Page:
Ipswich MP, Sandy Martin, took the opportunity of a House of Commons debate on the Human Habitation Bill to speak up on behalf of tenants with poor landlords.
Speaking on the floor of the House of Commons, Sandy said:
"Thank you Madam Deputy Speaker. Just last weekend, visiting residents in Ipswich prior to my trip with my honourable friend the Member for Bassetlaw to watch Ipswich Town beat Leeds United one-nil, I called on a couple who invited me into their flat to show me the mould that had accumulated all around their bathroom, under the window in their sitting room, and even in the bedroom. This couple live in a Council flat in Ipswich, and so I was able to pass on their details to the local Councillors in the expectation that something will be done to rectify the situation.
"Of course, the Council doesn’t always get things right. I believe that Ipswich Borough Housing is an exemplar of good practice, but even good landlords get things wrong sometimes.
"That’s why it is so important that this Bill will apply to Local Authority Housing and Housing Association properties in the same way as it does to private rented accommodation. And indeed in some ways it impacts more on those public sector tenants who need its help, than it does on private sector tenants, because whereas a private sector tenant might hold out some hope that they could persuade the local council to act legally on their behalf, a council is not going to take out a legal case against itself. One would hope that accountable local authorities would take their responsibilities to their tenants seriously enough to rectify any unfitness without the need for legal recourse, but unfortunately that is not always the case. In those cases, council tenants have no recourse to the law at all. This Bill will enable council and housing association tenants to take legal action against their landlord if no action were taken to put right any unfitness, just as it will to private sector tenants.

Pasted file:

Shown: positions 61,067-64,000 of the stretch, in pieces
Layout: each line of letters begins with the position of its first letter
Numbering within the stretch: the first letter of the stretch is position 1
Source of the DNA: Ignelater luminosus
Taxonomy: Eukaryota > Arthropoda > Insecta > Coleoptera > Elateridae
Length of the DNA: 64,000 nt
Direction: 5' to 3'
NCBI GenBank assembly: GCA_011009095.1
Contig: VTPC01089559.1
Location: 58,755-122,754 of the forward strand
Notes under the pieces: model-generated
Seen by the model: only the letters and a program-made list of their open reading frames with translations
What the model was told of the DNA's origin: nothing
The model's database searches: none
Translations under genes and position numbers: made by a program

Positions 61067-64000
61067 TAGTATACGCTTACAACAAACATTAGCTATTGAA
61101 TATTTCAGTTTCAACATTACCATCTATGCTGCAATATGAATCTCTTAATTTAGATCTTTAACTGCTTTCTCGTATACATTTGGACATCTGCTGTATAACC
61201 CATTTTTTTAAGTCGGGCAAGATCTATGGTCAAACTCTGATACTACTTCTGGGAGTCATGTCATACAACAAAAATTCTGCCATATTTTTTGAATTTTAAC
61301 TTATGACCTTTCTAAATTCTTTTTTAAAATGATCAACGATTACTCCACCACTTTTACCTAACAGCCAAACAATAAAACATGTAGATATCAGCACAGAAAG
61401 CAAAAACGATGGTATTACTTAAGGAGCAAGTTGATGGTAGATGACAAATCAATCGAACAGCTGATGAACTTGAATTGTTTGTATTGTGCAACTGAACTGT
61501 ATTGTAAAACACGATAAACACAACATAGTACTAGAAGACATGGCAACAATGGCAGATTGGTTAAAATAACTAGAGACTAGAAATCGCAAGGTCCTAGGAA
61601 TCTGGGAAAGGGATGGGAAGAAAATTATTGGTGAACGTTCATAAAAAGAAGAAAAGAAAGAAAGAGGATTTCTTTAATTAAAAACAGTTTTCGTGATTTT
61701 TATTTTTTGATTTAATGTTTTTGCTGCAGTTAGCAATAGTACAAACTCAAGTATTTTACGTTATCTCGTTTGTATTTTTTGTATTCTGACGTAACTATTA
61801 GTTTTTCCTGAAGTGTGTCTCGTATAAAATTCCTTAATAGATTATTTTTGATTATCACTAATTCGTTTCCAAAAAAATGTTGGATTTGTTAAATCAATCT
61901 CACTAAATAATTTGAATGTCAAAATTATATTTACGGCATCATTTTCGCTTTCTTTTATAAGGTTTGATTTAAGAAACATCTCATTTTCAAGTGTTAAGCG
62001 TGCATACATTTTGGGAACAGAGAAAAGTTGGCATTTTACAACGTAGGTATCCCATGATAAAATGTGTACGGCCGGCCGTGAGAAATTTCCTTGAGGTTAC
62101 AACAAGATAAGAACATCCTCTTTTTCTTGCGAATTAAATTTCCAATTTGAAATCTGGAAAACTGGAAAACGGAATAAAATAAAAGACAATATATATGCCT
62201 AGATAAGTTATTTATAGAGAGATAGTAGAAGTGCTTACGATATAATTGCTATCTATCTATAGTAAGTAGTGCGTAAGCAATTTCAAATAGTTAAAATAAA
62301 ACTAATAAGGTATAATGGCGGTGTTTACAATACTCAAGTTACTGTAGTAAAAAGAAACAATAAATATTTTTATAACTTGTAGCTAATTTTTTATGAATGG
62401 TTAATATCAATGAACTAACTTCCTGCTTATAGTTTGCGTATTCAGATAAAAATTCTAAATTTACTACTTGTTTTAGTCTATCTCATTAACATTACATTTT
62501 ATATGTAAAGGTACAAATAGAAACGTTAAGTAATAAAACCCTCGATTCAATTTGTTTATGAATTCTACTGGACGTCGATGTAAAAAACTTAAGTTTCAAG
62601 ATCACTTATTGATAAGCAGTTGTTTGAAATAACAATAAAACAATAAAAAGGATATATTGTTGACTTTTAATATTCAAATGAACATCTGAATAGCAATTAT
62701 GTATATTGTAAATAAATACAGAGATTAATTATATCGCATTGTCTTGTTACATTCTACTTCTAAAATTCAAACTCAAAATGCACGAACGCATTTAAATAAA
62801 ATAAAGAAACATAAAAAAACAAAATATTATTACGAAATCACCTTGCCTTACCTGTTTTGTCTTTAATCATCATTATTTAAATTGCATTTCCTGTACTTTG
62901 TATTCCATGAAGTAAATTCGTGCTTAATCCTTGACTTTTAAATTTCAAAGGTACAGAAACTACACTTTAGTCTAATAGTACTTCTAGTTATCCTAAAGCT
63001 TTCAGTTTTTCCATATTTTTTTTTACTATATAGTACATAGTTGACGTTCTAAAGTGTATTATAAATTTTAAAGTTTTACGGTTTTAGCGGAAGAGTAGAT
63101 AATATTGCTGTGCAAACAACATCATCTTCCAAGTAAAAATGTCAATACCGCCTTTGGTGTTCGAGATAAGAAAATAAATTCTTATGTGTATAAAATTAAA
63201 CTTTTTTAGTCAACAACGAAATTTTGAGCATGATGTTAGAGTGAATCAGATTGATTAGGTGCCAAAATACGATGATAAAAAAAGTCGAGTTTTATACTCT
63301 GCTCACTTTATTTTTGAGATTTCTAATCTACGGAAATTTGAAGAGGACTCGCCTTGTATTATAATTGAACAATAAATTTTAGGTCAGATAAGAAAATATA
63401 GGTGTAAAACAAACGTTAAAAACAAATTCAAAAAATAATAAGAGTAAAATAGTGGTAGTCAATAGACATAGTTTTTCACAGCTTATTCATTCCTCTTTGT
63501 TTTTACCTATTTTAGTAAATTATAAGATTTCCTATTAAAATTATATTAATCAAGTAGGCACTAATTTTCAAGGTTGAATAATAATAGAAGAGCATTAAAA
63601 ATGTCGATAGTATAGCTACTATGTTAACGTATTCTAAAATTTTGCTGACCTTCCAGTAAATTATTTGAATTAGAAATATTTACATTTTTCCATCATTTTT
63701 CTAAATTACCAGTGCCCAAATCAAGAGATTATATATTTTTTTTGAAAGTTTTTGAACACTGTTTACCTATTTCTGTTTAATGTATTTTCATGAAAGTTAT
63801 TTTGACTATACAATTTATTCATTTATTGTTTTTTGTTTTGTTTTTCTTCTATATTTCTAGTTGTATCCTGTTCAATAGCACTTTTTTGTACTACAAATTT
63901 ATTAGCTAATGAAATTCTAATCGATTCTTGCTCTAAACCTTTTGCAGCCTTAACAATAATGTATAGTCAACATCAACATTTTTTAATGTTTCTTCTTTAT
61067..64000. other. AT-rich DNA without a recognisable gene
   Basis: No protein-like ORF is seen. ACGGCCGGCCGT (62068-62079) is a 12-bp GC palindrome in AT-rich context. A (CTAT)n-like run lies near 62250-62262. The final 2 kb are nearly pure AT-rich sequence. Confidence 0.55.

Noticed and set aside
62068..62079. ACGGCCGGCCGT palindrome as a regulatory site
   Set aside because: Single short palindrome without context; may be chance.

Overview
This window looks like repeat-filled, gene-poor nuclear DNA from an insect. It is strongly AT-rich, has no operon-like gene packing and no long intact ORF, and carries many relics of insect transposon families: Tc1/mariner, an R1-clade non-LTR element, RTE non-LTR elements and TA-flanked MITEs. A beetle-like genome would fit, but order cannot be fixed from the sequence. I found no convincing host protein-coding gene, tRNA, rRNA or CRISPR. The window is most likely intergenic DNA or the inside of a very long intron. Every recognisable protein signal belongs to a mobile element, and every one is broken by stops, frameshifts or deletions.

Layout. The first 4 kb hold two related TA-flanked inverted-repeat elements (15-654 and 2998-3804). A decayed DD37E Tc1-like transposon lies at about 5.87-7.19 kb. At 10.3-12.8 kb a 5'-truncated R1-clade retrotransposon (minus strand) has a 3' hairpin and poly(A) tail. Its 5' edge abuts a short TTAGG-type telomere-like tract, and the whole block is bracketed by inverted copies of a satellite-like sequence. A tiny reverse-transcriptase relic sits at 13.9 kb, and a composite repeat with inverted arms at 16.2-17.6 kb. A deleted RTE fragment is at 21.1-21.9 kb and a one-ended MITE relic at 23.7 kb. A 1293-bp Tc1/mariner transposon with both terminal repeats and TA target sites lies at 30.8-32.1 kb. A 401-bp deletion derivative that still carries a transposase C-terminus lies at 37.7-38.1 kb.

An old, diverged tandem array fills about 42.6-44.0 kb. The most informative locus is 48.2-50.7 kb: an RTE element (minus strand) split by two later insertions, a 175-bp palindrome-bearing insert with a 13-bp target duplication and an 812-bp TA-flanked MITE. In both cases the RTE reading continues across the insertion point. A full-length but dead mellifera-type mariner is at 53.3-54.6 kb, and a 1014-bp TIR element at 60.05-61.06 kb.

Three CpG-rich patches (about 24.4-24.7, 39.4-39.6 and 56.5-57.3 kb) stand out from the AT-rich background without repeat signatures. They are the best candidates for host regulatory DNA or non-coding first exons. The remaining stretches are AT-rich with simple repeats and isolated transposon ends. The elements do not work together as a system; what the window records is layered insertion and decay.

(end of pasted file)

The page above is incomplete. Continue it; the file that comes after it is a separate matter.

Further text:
"I know that the members opposite would not be willing to accept a Bill that unfairly favoured public sector housing over private sector housing, quite rightly so, and this Bill does not do so. I could wish that in the interests of fairness and a level playing-field the members opposite might consider a right-to-buy Bill for private sector tenants on the same terms as are currently offered to council tenants, but I think that is for another day, or possibly just a day-dream.
"But of course, Madam Deputy Speaker, while this Bill does afford a very important and necessary protection to council and housing association tenants, the vast majority of the problem exists in the private sector. In the East of England 20% of private sector rented stock is in a state that poses a serious risk to its tenants’ health, as compared with just 8% of the council and housing association stock. In my 20 years as a local councillor I was constantly being contacted by distraught residents who showed me mouldy walls, dodgy banisters, awkward and cramped entrance halls and rickety windows. I would raise these issues with council officers but in almost every case was told that there was no legal action the Council could take on these matters. This Bill will empower the tenants themselves to demand safe and healthy homes from their landlords.
"Madam Deputy Speaker, I do not believe that there will be any rash of prosecutions as a result of this Bill. I believe that it will focus the minds of those Landlords – both private and public – who do not currently pay quite enough attention to the welfare of their tenants, and encourage them to provide the level of service which 80% of Landlords are already providing.
"All good landlords should welcome this Bill. Why should the 80% who provide fit and proper housing be undercut by rogue operators or see their sector tarred with the brush of inadequate maintenance or shoddy flat conversions? I am delighted that this Bill is receiving support from across the House and I look forward to it becoming law."